When covering one vector shape with another; if the edges overlap, the background shape’s color is used as a (distasteful looking) pseudo-anti-alias effect on the foreground shape’s edge, instead of having the foreground shape’s color blend in with the color of whatever is outside both shapes. (Wow, I’m not sure if I made any sense describing this.)
I can cope with this happening within Illustrator, but why does it have to happen in any exported vector formats as well? For instance, when rendering logos in .EPS format, how do you deal with this annoying phenomenon? Is there any way to circumvent it without having to manually offset (trap?) the background object’s edge so as not to get this undesired effect?
Choosing “Save for Web” in Illustratos seems to always render perfect results. But somehow (maybe someone can explain the technical reason) vector formats won’t regard the behind-object to be entirely covered by the frontmost object (i.e. disregard the lower object’s edge), but instead insist on “spilling” in its color onto the edge of the frontmost object.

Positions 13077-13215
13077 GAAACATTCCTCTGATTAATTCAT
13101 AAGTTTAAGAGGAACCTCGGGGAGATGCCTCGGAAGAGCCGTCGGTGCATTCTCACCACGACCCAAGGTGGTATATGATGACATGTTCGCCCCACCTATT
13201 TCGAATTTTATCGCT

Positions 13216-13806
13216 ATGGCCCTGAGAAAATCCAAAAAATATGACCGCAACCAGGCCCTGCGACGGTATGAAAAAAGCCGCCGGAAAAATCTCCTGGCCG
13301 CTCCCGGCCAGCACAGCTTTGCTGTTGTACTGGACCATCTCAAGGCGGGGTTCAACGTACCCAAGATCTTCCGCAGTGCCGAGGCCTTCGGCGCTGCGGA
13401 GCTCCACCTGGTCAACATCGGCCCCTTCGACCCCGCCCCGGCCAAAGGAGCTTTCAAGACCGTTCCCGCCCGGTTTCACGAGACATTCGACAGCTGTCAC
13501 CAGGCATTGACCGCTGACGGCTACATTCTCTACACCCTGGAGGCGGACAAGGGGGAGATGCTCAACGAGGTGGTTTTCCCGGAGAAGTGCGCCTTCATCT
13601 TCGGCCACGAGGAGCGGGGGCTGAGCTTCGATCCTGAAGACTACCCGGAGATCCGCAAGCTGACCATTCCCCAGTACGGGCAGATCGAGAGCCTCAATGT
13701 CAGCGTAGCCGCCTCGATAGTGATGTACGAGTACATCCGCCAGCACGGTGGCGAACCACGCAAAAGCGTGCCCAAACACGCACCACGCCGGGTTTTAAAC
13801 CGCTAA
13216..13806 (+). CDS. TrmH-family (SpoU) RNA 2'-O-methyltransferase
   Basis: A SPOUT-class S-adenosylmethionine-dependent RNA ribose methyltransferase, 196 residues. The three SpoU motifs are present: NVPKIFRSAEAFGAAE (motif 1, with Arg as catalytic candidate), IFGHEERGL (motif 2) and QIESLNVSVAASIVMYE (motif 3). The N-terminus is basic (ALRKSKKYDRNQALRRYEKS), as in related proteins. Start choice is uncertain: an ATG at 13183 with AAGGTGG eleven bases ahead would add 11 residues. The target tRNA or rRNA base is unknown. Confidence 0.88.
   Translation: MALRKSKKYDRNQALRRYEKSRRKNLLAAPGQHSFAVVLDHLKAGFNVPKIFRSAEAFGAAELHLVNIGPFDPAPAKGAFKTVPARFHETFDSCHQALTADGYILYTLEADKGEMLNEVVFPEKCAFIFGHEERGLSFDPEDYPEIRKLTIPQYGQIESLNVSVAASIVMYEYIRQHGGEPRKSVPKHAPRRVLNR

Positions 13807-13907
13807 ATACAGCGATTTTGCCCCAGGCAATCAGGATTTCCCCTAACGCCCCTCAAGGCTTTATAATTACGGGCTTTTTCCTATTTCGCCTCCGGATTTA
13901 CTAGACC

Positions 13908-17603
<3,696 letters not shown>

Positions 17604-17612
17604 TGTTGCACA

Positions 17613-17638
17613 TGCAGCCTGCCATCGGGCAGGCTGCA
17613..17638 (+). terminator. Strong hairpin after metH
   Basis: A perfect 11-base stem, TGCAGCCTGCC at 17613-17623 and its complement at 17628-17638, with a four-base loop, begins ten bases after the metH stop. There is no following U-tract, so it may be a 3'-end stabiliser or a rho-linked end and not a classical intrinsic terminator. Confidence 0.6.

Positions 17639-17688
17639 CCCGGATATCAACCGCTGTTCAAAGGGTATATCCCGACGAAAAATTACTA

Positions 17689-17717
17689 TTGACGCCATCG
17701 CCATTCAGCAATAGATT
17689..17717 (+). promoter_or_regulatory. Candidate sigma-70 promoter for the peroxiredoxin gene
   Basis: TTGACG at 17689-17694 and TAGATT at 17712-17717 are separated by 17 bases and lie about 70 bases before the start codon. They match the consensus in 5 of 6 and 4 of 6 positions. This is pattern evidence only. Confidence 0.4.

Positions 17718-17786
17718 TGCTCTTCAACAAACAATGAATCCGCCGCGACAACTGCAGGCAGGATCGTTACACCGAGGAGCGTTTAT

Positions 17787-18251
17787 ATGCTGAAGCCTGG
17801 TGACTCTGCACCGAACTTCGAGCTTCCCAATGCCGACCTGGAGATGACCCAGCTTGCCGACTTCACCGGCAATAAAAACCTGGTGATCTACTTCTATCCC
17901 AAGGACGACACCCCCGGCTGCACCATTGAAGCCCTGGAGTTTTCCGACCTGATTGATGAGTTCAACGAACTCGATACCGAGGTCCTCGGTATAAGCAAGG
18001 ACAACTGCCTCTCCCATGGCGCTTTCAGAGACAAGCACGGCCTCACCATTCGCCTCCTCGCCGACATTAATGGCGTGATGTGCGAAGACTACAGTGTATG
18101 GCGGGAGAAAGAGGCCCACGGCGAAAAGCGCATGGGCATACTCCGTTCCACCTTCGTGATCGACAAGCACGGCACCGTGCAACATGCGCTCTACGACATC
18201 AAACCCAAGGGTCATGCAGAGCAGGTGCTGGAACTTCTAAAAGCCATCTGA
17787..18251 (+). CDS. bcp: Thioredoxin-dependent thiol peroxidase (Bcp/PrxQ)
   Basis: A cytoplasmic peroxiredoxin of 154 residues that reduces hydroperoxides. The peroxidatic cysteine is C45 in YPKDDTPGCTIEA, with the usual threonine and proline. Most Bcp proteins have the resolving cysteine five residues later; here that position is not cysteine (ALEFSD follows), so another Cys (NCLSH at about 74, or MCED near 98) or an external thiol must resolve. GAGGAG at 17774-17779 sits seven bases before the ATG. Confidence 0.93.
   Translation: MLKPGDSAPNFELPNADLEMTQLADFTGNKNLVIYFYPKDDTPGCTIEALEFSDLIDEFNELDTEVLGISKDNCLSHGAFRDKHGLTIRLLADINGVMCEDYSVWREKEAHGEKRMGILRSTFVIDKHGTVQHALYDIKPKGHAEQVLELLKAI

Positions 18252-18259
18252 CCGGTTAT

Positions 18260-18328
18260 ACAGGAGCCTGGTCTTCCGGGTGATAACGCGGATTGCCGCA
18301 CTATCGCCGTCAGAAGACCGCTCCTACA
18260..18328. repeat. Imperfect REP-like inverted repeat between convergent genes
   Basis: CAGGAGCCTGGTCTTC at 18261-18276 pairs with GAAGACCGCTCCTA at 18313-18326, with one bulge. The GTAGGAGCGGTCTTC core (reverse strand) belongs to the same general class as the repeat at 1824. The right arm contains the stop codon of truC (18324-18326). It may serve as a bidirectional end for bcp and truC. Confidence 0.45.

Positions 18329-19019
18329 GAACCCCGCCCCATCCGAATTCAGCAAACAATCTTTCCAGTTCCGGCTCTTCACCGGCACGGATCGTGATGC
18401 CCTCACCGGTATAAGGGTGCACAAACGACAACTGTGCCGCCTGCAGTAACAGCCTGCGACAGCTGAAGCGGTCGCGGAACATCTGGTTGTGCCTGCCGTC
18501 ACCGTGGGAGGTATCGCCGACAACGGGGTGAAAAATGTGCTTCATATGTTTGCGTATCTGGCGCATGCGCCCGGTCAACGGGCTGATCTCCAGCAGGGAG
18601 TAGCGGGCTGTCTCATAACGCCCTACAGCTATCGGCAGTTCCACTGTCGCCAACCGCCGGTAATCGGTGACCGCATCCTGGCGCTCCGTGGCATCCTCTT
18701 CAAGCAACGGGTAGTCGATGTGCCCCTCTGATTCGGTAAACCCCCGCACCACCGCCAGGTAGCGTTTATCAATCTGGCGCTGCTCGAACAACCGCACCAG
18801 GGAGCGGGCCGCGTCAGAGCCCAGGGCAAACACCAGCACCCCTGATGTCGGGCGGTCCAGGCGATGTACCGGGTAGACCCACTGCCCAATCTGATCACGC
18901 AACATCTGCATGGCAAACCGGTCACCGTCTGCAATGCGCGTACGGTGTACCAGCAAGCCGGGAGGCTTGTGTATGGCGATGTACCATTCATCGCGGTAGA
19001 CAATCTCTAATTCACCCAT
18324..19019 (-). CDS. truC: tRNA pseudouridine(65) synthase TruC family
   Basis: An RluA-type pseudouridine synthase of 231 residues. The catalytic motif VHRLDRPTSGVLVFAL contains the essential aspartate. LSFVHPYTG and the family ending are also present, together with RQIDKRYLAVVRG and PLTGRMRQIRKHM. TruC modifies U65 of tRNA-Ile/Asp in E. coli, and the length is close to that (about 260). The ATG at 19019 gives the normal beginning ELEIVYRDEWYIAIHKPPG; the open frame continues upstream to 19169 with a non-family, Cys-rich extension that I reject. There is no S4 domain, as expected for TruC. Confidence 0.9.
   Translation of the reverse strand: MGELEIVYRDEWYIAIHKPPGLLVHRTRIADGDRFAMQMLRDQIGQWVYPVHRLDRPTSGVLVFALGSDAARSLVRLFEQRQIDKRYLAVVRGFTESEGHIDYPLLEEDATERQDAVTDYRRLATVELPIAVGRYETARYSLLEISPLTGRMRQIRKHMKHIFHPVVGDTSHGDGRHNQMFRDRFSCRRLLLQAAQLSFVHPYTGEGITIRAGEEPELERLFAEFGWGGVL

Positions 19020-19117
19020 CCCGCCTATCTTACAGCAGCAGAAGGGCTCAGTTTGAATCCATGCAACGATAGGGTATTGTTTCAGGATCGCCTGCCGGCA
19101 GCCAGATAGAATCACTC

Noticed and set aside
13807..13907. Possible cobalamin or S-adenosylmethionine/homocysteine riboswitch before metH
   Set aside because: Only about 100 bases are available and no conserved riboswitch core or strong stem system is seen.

To wrap it up:
I’m mainly looking for advice/approaches when dealing with this, especially within context of logotype crafting, where deliverables may often be requested in .EPS format, apart from normal bitmap formats.
EDIT: one thing I find interesting is that when doing “Save for Web” and switching between Art Optimized and Type Optimized, the latter will also exhibit this undesired phenomenon.
This isn’t really an Illustrator issue, but a general problem when vector art is rasterized. Displaying vector art on a pixel-based screen involves rasterizing just as exporting vector art to a pixel-based image format does.
Why is “Save for Web” better at this? Difficult to say, but it might require relatively slow, complex calculations to give the best result, which would be unacceptably slow if applied in real-time while you’re editing.
I would imagine there are academic papers on this if you want to look into it further.
When supplying vector logos, it would definitely be best practice to eliminate the possibility of the issue occurring.
In your examples, you could either nudge the foreground object up and to the left, or subtract a copy of the foreground object from the background object and ensure that no traces of the background object remain at upper left.
Source : Link , Question Author : Henrik , Answer Author : e100